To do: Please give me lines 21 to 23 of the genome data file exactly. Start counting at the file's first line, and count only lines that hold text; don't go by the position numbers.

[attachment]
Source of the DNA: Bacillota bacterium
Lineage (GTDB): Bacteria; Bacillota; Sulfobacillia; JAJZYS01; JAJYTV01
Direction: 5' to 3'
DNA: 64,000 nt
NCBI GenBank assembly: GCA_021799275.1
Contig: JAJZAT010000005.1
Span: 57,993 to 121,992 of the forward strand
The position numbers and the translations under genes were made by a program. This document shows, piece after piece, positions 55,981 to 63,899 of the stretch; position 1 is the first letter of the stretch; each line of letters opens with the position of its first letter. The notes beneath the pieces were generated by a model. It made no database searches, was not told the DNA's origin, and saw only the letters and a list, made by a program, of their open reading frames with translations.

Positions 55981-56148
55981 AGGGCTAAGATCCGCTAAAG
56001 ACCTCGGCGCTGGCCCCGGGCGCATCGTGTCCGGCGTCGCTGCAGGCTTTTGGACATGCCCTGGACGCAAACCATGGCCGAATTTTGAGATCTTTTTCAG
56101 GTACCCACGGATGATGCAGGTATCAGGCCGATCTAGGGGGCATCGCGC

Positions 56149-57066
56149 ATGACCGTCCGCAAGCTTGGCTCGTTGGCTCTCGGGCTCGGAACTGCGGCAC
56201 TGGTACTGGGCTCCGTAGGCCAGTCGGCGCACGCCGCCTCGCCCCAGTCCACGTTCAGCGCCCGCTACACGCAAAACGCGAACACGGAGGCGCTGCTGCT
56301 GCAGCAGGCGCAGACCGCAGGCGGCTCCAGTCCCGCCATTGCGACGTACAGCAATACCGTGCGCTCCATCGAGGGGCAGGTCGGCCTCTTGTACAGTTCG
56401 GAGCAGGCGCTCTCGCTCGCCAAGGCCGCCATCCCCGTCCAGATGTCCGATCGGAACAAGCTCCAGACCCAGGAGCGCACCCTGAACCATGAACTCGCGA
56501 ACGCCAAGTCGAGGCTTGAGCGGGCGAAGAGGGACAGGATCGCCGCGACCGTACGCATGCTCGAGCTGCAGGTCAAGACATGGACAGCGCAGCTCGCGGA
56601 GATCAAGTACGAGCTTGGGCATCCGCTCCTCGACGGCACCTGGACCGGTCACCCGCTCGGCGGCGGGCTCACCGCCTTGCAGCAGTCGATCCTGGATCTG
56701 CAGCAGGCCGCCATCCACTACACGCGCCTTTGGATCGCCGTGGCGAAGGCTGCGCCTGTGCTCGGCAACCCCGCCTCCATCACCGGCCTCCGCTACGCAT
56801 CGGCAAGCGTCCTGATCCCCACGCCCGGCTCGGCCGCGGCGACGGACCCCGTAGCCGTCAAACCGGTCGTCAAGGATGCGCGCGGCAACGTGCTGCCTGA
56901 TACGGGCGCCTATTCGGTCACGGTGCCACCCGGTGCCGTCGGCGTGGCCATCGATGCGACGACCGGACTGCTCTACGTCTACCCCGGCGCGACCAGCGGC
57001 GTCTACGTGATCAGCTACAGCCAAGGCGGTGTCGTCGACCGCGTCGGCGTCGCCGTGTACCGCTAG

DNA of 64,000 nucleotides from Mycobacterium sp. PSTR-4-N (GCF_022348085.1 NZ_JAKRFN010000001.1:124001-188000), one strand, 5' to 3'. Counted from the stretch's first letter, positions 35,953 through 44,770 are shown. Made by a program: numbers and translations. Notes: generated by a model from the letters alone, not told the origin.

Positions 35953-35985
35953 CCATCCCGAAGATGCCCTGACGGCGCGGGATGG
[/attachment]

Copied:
56801 CGGCAAGCGTCCTGATCCCCACGCCCGGCTCGGCCGCGGCGACGGACCCCGTAGCCGTCAAACCGGTCGTCAAGGATGCGCGCGGCAACGTGCTGCCTGA
56901 TACGGGCGCCTATTCGGTCACGGTGCCACCCGGTGCCGTCGGCGTGGCCATCGATGCGACGACCGGACTGCTCTACGTCTACCCCGGCGCGACCAGCGGC
57001 GTCTACGTGATCAGCTACAGCCAAGGCGGTGTCGTCGACCGCGTCGGCGTCGCCGTGTACCGCTAG